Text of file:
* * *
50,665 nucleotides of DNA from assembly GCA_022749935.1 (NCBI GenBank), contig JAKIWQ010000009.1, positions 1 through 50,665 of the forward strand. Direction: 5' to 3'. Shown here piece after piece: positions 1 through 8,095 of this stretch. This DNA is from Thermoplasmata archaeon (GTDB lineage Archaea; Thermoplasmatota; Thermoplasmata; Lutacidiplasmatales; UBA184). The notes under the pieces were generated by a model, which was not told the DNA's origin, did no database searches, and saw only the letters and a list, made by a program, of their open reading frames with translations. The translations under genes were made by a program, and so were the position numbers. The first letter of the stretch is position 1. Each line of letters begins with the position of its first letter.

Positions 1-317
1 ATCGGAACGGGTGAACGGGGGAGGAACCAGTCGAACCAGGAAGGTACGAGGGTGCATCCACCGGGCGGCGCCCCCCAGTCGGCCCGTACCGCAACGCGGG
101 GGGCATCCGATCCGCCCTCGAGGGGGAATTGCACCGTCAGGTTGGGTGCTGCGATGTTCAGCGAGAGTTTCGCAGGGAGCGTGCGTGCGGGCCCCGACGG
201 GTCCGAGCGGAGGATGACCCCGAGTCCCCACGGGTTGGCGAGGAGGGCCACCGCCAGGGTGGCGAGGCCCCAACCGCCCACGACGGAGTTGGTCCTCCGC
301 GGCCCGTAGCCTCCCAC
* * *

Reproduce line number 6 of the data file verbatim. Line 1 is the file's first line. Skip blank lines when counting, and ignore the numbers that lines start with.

301 GGCCCGTAGCCTCCCAC